Why Run An Ultramarathon? To Find A Taller Peak…

by | Nov 6, 2018

I know what it’s like to fall asleep while running.

I’ve rested my hands on my knees as I trudged up a rugged trail, 90 miles from the starting line, wondering where the race had gone wrong.

I’ve stumbled around roots and rocks in the dark, praying that the sun would offer some renewed energy to my footsteps.

And I’ve ‘reached the summit;’ I ran (power-hiked?) 100 miles.

I remember crossing a wide, concrete bridge and seeing signs of the impending finish. Chalk art teased my imagination with promised relief from the Wicked Trail. Cars -civilization- hurried about in the morning sun.

I remember the emotions as I waddled toward the finish line of my first 100 mile race; it was a high that lasted for a few days.

I remember how my ankles, my feet, my hip flexors, and my hamstrings deeply ached for rest; it was muscular pain I hadn’t ever experienced before.

And I remember the awe of the whole ordeal when I saw the spectators and race crew, and my own crew, waiting. I would be the last finisher to receive my belt buckle with barely 9 minutes to spare; it wasn’t the way I had envisioned my first 100 mile ultra marathon.

We’re going to give you the tools to Go Farther, Run Faster, and Live Stronger.

All in ONE weekly email!
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I didn’t think I would have to race the clock for 30 miles, fighting pain and frustration the entire way. I didn’t think I would spend 6 hours on a technical 16-mile stretch of trail. I didn’t think I would be projected to miss the cutoff at mile 92.

And I didn’t think the finish line of the Burning River 100 in Cuyahoga Falls, Ohio, would offer the most incredible view I’d ever seen.

It wasn’t snowy mountains or lush valleys I saw. It wasn’t a small mountain town coming to life to celebrate the finishing of an endurance race. It wasn’t a sunrise or sunset over the fall colors of a forest.

In fact, it was hardly scenic.

People milled about, but as stragglers and the final battered who-knows-if-they’ll-make-it runners appeared over a concrete hill, the life of the party faded. The brewery where the race ended became more of a final aid station; runners laid about in various stages of recovery.

I closed my eyes and saw what I had been running for, the incredible view.

As I faded between consciousness and a deep, calm sleep, I kept seeing, or dreaming about, a Taller Peak.

When I opened my eyes, it was gone. I was again surrounded by the quiet hum of a brewery-turned-aid-station.

“Do you want a beer?”

“Absolutely not.”

I closed my eyes again and began to examine what lay before me, this Taller Peak, this incredible view.

That Taller Peak was a mountain of opportunity; what’s nextWhat else can you doYou’ve summited the mountain of your first 100-mile race. There is much more out there. Start climbing.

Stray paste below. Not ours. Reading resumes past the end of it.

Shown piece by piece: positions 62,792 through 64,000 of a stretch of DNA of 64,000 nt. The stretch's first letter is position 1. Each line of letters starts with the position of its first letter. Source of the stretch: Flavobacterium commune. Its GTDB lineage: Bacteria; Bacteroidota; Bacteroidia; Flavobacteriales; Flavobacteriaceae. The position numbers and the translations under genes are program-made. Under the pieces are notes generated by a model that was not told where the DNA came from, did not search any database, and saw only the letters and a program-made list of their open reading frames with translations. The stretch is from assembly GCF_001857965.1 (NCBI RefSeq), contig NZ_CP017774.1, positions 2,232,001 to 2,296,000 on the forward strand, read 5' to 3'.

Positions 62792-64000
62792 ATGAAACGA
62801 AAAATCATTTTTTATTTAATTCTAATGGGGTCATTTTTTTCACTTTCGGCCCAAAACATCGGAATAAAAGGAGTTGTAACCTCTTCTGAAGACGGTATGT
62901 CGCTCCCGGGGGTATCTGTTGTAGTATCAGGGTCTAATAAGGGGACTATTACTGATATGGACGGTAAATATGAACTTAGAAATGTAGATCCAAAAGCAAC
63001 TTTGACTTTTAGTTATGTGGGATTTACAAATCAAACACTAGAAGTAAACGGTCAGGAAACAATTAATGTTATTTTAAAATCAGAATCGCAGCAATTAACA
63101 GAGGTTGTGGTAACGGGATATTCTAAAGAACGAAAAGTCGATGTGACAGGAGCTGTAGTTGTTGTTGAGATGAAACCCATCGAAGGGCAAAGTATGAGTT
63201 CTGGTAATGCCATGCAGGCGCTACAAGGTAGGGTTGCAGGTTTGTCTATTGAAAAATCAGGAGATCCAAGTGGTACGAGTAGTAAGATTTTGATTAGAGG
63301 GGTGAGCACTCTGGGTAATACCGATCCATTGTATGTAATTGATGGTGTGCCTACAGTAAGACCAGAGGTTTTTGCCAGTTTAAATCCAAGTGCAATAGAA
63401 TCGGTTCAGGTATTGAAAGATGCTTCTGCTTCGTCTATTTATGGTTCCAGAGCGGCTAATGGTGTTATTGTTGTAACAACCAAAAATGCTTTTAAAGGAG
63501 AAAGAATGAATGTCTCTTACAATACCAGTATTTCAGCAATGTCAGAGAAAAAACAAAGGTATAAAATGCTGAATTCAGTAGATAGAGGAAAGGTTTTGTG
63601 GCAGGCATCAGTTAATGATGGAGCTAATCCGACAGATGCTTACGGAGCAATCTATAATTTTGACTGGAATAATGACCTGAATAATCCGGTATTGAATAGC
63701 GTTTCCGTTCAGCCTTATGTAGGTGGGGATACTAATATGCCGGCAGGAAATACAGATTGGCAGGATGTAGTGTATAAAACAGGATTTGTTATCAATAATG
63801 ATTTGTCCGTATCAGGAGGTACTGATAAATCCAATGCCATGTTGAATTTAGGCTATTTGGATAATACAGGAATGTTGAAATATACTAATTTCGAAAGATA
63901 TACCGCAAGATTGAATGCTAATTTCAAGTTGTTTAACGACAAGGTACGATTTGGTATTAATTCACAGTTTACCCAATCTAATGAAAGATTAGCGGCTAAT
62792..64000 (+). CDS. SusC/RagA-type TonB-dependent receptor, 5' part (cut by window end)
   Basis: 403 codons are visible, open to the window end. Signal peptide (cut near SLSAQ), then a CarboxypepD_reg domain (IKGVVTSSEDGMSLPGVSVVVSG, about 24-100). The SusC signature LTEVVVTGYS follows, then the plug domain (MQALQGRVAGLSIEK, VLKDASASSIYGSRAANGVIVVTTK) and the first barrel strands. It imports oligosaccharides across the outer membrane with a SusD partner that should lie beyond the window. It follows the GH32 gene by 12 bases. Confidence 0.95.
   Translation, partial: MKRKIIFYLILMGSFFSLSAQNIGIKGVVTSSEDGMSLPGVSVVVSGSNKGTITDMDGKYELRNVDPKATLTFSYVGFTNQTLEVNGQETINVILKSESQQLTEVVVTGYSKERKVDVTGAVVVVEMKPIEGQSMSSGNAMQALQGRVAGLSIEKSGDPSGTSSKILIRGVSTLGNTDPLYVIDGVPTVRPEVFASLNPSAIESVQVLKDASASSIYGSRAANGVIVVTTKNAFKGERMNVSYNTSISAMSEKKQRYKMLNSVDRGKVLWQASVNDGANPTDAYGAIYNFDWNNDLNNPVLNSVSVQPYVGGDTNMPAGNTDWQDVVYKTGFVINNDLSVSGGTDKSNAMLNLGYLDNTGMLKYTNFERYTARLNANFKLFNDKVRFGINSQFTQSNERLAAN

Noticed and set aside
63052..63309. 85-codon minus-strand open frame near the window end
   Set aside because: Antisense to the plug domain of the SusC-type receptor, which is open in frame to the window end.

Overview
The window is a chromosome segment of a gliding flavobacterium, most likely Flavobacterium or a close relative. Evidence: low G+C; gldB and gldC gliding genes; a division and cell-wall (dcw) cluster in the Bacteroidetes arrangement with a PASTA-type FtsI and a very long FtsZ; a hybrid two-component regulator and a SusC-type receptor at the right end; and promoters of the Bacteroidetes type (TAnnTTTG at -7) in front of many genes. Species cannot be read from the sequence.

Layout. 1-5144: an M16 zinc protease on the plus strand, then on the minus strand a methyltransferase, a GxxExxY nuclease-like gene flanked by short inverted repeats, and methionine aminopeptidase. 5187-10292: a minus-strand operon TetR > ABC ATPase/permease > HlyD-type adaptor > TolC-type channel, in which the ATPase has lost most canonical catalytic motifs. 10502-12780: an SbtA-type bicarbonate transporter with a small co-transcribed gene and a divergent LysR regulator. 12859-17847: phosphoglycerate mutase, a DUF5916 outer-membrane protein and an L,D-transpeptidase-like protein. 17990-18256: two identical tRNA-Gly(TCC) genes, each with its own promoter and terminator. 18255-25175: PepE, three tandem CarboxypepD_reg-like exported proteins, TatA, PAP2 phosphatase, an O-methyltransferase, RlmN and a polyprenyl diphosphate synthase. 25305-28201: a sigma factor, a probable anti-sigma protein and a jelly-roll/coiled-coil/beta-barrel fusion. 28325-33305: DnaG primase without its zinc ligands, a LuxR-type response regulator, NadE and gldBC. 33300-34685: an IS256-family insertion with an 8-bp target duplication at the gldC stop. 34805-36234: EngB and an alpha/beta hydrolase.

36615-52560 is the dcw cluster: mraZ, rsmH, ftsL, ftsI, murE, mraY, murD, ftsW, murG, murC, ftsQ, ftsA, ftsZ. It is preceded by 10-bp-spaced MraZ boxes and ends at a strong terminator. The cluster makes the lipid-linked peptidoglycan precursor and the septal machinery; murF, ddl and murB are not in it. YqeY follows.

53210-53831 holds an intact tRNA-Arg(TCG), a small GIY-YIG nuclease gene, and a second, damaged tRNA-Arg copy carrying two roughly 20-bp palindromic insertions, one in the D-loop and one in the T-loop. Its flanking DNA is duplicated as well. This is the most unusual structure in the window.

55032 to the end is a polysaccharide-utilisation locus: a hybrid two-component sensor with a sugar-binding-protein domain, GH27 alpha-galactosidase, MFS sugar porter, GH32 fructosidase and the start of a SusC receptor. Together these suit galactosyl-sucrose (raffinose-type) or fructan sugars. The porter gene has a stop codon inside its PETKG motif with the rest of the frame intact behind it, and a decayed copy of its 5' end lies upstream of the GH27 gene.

The Burning River 100 had been my goal, my peak to summit, for quite some time; I didn’t know that in finishing it, I would only realize how small a mountain it was.

I hadn’t before climbed such a mountain, accomplished such a feat; I hadn’t before had the view I now entertained as I lay in the parking lot.

I opened my eyes and saw a blue sky and heard the sounds of spectators and runners mingling.

I closed my eyes and again I was on top of a beautiful mountain, the peak of my accomplishment. I could look around the mountain and see many others through the clouds and trees.

There is so much more out there. What else am I capable of?

Where I sat now, the finish line of my first 100-mile race, took from me what I didn’t know I had and showed me what I didn’t know I was missing.

I was missing this view. Many people are missing this view.

In the 6 weeks prior to the race, I only ran 7 times; none of those 7 runs were over 5 miles. [Read more about this: How Not To Train For An Ultramarathon]

You can’t even call it ‘training,’ but it was the recipe for finishing the race and learning a lot.

What if I hadn’t suffered the last 30 miles?

What if I hadn’t even started, citing my poor training?

What if, when I was projected to miss the cutoff at mile 92, I had stopped climbing the mountain?

What if I had given up and left my goal for another day?

Who would I be right now?

I had a choice to make. As I lay there on top of this metaphorical mountain, this peak of accomplishment, I pondered how many people stayed here. Out of the small percentage of people who commit themselves to the mountain of their goal, how many stop when they reach it?

How many people crush a challenge, or stumble across the finish line of a monumental endeavor, and rest in their victory?

How many goal-crushing, adventure-pursuing, unrealistic-living, badass individuals settle on the first, second, or even third peak?

How much potential and opportunity is lost on those who reach a goal but fail to look around, to take in the view, to see the Taller Peak?

I didn’t miss it; I saw it looming in the distance, towering over the forest.

It was many miles away, down a dark and twisted Wicked Trail. I knew adventure and challenge lay ahead. I didn’t want to exist in alignment with those who summit their own peaks, accomplish their goals, and rest in victory.

The Taller Peak is too far away!

Look what I’ve accomplished; that’s enough!

Now life will be easier and kinder to me!

Let me rest here!

I had to get back on the Wicked Trail.

That’s what ultrarunning, especially jumping in and running your first ultramarathon, is all about: attaining a vantage point that allows you to see all of the opportunity the world offers you.

Few people climb the mountain, reach their own peak, accomplish their own goal; it’s not easy, and it’s not supposed to be.

To those that do, those who venture down dark trails and explore twisted forests, those who pursue their passions and reject comfort: find the Taller Peak.

Close your eyes and examine your vantage point; the world is full of opportunity.

You are uniquely qualified to experience greatness.

Climb the mountain. Find a Taller Peak.

Written by: George C.

Written by: George C.